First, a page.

A $15,000 grant awarded last year to the Cal State San Bernardino Department of Music has allowed the CSUSB Opera Theatre to create and release “New Frontiers: Multimedia Monodramas,” a series of multidisciplinary, multimedia monodramas and arts events focusing on aspects of new frontiers, California, diversity, women and the idea of the West.
The Grants for Arts Project, awarded by the National Endowment for the Arts, has helped CSUSB recently create two full-length works this spring semester: “Why Women Went West: I Mary, Mary by Herself,” which premiered at Cal State Fullerton in February, and “The New Frontier: An Atomic Age Jazz Opera,” which will premiere at CSUSB on Thursday, March 24, at 7:30 p.m. in the Performing Arts Recital Hall. These shows will also be shown in other venues throughout California and Santa Fe, New Mexico.
“We are very excited to be producing these NEA winning works, both at CSUSB and CSU Fullerton,” said Stacey Fraser, CSUSB professor of music, soprano and the project director.
The monodramas are among the more than 1,100 projects across America totaling nearly $27 million that were selected during a second round of Grants for Arts Projects fiscal year 2021 funding. They are produced by Cal State San Bernardino and Cal State Fullerton in association with the Beyond Opera Collective, with funds awarded by the National Endowment for the Arts, California State University and the Contemporary Irish Arts Center of Los Angeles (CIACLA).
The first opera, “Why Women Went West: I Mary, Mary By Herself,” was presented on Feb. 25 with Fraser and the Grammy-nominated and winning players of Brightwork newmusic Los Angeles as part of the Cal State Fullerton New Music Festival. Exploring controversies over human rights, water wars, early 20th century feminist artist communities, “Why Women Went West” celebrates writer Mary Hunter Austin’s quest for the American Southwest. The multimedia monodrama was created by composer Pamela Madsen, with librettist/video artist Quintan Ana Wikswo for Brightwork newmusic, and Fraser, as the project initiator/director and soprano.
The second opera, “The New Frontier,” which premieres at CSUSB on March 24, is a tragic chamber opera exploring aspects and characters of the Cold War era in the U.S. Composer Jack Van Zandt, poet-librettist Jill Freeman and Fraser, again as the project initiator/director and soprano, team up with an ensemble led by Grammy-winning pianist Nadia Shpachenko to create a piece that focuses on aspects of life of women activists and pioneers against the backdrop of the atomic bomb and the daily Cold War threat of nuclear annihilation during the 1950s and 1960s.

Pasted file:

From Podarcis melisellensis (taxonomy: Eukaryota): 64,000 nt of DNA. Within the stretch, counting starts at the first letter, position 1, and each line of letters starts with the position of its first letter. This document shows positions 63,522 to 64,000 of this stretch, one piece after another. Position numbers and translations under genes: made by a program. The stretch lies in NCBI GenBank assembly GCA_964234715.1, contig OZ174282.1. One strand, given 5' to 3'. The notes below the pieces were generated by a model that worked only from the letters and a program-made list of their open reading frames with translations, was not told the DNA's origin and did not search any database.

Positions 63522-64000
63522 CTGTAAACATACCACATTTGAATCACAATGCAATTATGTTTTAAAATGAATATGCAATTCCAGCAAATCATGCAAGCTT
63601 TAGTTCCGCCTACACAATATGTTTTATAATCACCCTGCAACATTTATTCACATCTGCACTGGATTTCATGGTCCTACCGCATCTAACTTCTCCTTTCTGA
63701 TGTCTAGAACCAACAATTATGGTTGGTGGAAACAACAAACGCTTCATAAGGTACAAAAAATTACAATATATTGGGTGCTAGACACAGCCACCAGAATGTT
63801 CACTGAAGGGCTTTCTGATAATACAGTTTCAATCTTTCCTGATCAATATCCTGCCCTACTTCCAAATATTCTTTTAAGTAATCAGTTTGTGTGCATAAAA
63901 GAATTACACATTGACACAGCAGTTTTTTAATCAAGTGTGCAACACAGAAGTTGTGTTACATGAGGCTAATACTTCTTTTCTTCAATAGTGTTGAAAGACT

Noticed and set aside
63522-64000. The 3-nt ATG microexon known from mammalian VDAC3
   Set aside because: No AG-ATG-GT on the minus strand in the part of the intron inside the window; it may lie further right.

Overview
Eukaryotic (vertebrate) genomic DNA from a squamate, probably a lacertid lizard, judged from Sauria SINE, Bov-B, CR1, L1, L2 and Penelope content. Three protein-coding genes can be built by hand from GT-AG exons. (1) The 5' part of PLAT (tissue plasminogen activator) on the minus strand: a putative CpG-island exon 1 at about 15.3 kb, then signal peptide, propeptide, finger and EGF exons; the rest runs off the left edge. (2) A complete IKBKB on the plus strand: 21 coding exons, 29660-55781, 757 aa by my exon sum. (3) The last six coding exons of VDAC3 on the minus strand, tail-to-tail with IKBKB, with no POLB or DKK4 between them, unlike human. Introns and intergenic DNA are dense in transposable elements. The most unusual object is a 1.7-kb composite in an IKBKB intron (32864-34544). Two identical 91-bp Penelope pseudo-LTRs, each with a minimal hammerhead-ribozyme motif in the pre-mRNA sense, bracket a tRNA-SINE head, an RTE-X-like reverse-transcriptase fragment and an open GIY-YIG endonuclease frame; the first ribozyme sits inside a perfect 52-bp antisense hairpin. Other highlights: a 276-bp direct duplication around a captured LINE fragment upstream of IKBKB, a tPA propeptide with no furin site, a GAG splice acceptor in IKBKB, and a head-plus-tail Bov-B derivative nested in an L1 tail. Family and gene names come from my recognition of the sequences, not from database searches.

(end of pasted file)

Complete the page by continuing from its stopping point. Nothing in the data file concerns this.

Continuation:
“Jack’s music and Jill’s words are amazing,” Fraser said, noting that the opera “comes at a poignant time.”
“The piece revolves around the discovery of the splitting of the atom and the threat of nuclear war, something that is on our minds again in 2022 as we see the frightening events unfolding in Ukraine,” she explained. “Our music director, Grammy-winning pianist Nadia Shpachenko, was in fact born in Ukraine and much of her family are still there. We are of course thinking of her family and all the people suffering as a result of this terrible conflict.”
Theatrical action is conveyed through Fraser assuming a different character for “singing” each of the separate songs on the jazz-like set list, with a wide-ranging number of emotions and musical formats. The order is sequenced to tell the story and explore the feel of the period with music of many different emotional qualities. The characters include 1930s physicist Lise Meitner, a teacher instructing her class in Duck and Cover drills, the ghost of Ethel Rosenberg, a fallout shelter saleswoman appropriating the language of hipsters for her sales pitch, a fictional survivor of an atomic war describing the nuclear winter she lives in, a scientist giddy from observing the pyrotechnics of hydrogen bomb explosions, and Death happily dancing with The Bomb.
“The piece is a great challenge for me, both vocally and artistically as the music calls for the integration of an operatic technique with a jazz style,” Fraser said.
Terry Donovan Smith, CSUSB department chair of theatre arts, serves as the stage director, Andre D. Harrington, CSUSB professor of theatre arts, serves as the costume designer, and Jason Mann, CSUSB associate professor of theatre arts, serves as the lighting and projection designer.
“I am having lots of fun with it, and making music with these superstars is an unbelievable opportunity,” said Fraser. “The artistic direction by Terry is genius and the design team is doing fantastic work.”
For tickets to “The New Frontier: An Atomic Age Jazz Opera,” visit the CSUSB Department of Music’s website.
Visit the CSUSB Opera Theatre website to learn more about the program.
For more information about the National Endowment for the Arts, visit the NEA website.